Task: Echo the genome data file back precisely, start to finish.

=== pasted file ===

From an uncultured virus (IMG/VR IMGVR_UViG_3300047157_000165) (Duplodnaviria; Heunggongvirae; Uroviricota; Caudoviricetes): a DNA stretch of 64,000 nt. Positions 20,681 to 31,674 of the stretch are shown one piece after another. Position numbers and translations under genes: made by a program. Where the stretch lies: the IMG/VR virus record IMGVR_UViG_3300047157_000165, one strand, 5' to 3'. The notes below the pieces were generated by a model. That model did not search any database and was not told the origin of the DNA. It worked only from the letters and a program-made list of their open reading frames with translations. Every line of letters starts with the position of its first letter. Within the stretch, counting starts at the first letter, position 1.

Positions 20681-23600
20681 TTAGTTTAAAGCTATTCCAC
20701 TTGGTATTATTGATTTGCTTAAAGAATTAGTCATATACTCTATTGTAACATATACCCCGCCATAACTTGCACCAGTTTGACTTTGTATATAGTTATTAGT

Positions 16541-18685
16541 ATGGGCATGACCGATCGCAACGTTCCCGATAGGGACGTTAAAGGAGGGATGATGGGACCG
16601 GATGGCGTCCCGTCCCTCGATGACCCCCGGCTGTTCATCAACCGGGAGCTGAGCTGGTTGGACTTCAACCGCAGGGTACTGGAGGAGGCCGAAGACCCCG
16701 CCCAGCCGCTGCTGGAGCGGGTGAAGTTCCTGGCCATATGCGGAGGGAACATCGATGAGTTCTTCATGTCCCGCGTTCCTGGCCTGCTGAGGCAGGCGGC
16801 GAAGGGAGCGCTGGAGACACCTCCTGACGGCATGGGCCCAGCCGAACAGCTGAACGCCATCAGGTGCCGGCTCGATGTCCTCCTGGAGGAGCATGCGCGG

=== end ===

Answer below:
From an uncultured virus (IMG/VR IMGVR_UViG_3300047157_000165) (Duplodnaviria; Heunggongvirae; Uroviricota; Caudoviricetes): a DNA stretch of 64,000 nt. Positions 20,681 to 31,674 of the stretch are shown one piece after another. Position numbers and translations under genes: made by a program. Where the stretch lies: the IMG/VR virus record IMGVR_UViG_3300047157_000165, one strand, 5' to 3'. The notes below the pieces were generated by a model. That model did not search any database and was not told the origin of the DNA. It worked only from the letters and a program-made list of their open reading frames with translations. Every line of letters starts with the position of its first letter. Within the stretch, counting starts at the first letter, position 1.

Positions 20681-23600
20681 TTAGTTTAAAGCTATTCCAC
20701 TTGGTATTATTGATTTGCTTAAAGAATTAGTCATATACTCTATTGTAACATATACCCCGCCATAACTTGCACCAGTTTGACTTTGTATATAGTTATTAGT

Positions 16541-18685
16541 ATGGGCATGACCGATCGCAACGTTCCCGATAGGGACGTTAAAGGAGGGATGATGGGACCG
16601 GATGGCGTCCCGTCCCTCGATGACCCCCGGCTGTTCATCAACCGGGAGCTGAGCTGGTTGGACTTCAACCGCAGGGTACTGGAGGAGGCCGAAGACCCCG
16701 CCCAGCCGCTGCTGGAGCGGGTGAAGTTCCTGGCCATATGCGGAGGGAACATCGATGAGTTCTTCATGTCCCGCGTTCCTGGCCTGCTGAGGCAGGCGGC
16801 GAAGGGAGCGCTGGAGACACCTCCTGACGGCATGGGCCCAGCCGAACAGCTGAACGCCATCAGGTGCCGGCTCGATGTCCTCCTGGAGGAGCATGCGCGG